How can employers measure the effectiveness of support for working carers?

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Need to know:

  • The pandemic has highlighted the pressures on working carers, and the value of offering workplace support.
  • Paid or unpaid care leave, flexible working or flexitime and having access to private time or space to make calls are among the benefits working carers value the most.
  • Flexibility is key, as is ensuring support is regularly reviewed and that employers take the lead from, and speak regularly to, working carers themselves.

The experience of living, and working, through a pandemic has led to an acceleration in the support offered by employers to working carers, the Carers UK study, Supporting working carers in Covid-19: Recovery and return published in November 2021, highlighted.

The number of carers’ networks within workplaces had almost doubled in a year, up from 44% to 73%, six out of 10 employers (63%) were now offering flexible working and flexible leave arrangements, the research with Centrica concluded, and a similar percentage (62%) were offering additional leave arrangements, from 42% previously.

To an extent, this sea-change is perhaps unsurprising, given the spotlight the pandemic has thrown on juggling caring responsibilities day to day, points out Claire McCartney, senior policy adviser, resourcing and inclusion at the Chartered Institute of Personnel and Development (CIPD).

“People have had to talk about their caring responsibilities more or if, say, they have vulnerable members within their household or neighbours or people they look after,” she says.

But what is the best type of support employers can offer working carers? Paid or unpaid care leave, flexible working or flexitime and having access to private time or space to make calls if needed were all among the most popular benefits identified in the CIPD’s Supporting working carers report last year, with the University of Sheffield, McCartney highlights.

Assess employees’ requirements

When it comes to gauging needs and requirements, the first thing, often, is simply working to identify who within your organisation is juggling caring responsibilities. “Do [employers] create a supportive culture and encourage carers to talk about the support they might need? Often, carers themselves will best placed to suggest the things that will make a difference to them,” McCartney advises.

The sheer variety of support working carers will need – everything from caring for a school-age child with long Covid through to an elderly dependent with dementia – means providing a one-size-fits-all working carer ‘package’ may become inflexible. Conversely, expecting line managers to have the time and skill to deliver tailored support for every team member is probably unrealistic, cautions Christine Husbands, managing director of RedArc.

“An alternative is to look for some form of benefit hub that can sort out what is best needed for whom. If [employers] can have a single hub where employees can get access to lots of different things, and then be helped to understand which service is likely to be most relevant and useful to them, [they] can see how things fit together,” she says.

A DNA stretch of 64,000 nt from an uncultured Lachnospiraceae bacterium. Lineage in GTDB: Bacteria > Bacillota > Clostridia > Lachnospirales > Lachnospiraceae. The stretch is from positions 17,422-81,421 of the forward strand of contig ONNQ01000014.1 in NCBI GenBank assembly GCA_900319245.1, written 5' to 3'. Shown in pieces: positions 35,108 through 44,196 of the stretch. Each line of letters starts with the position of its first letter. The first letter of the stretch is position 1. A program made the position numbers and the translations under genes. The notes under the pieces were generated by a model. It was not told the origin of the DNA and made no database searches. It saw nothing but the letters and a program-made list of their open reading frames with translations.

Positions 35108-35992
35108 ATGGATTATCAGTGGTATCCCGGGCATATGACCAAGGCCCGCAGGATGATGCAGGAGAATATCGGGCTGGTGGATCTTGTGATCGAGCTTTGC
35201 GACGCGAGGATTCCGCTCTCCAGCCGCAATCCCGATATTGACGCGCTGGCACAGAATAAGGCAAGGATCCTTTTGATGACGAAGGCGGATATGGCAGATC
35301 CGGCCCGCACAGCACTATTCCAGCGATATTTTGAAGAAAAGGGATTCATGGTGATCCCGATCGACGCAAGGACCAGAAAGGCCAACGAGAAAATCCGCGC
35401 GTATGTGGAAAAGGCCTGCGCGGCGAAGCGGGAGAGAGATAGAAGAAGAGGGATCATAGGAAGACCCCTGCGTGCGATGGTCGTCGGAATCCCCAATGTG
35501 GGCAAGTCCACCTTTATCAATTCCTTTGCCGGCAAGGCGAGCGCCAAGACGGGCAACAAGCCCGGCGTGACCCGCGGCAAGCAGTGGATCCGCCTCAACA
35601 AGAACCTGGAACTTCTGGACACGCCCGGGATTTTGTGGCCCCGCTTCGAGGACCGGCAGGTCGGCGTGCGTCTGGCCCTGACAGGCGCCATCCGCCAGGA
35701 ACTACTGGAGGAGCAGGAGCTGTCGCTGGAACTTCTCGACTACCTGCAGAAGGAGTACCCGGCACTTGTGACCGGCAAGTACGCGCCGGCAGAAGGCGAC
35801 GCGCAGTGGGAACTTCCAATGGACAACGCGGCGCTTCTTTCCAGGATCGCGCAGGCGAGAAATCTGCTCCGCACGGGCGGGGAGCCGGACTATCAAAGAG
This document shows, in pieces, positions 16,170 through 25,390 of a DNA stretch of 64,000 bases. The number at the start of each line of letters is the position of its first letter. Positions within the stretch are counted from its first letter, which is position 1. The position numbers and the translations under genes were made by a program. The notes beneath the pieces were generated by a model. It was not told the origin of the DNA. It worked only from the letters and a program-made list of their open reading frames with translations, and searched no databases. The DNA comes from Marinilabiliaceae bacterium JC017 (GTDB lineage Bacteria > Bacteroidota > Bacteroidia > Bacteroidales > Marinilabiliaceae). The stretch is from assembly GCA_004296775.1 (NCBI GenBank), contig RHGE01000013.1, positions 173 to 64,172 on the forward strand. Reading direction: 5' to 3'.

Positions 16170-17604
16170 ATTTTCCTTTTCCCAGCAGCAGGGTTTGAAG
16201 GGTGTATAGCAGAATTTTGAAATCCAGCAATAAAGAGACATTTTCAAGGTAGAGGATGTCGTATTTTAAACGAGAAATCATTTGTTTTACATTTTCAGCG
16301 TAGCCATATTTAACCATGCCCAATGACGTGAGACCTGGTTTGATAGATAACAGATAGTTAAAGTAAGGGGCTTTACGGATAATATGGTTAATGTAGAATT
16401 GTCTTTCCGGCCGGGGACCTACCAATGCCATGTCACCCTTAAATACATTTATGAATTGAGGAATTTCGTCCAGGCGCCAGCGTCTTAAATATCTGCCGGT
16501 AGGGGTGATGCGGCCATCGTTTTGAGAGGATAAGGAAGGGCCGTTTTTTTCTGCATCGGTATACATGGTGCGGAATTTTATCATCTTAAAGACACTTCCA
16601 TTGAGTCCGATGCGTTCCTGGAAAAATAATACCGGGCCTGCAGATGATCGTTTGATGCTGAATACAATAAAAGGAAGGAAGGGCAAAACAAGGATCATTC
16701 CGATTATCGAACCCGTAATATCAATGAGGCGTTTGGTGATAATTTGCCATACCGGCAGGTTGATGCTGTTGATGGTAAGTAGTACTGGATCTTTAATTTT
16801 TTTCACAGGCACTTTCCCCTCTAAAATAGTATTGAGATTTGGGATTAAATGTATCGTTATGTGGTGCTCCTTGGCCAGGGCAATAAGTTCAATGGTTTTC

There are now specialist care ‘concierge’ services that may be able to help, highlights Debra Clark, head of specialist consulting at Towergate Health and Protection.

“They can offer a telephone or video call service, often around eldercare services or special needs, that can help people to understand what care options are available to them, legal issues or, if they need to think about longer-term care, how they might pay for it. It is helping people to navigate services that are already there but which they may not know about or have challenges in accessing,” she says.

Employers also need to be making sure they use everything at their disposal, for example the bolt-on tools and resources that can come with an employee assistance programme or group risk or healthcare products, says Katharine Moxham of the group risk body, Group Risk Development (Grid). “Simply point staff in the right direction and communicate little and often so people remember,” she adds.

Measure effectiveness

Finally, when it comes to measuring the effectiveness of the support you are providing, McCartney recommends using feedback from any carers’ network you have, encouraging line managers to hold regular review meetings, looking at absence metrics, for example if people are taking absence, or even holiday, to cover caring, and monitoring exit interviews if someone is having to leave because of their caring responsibilities.

“[Employers] should continually review the situation. Having some sort of survey or poll vehicle, or pulse surveys, also helps. Look at engagement and satisfaction scores, too,” she adds.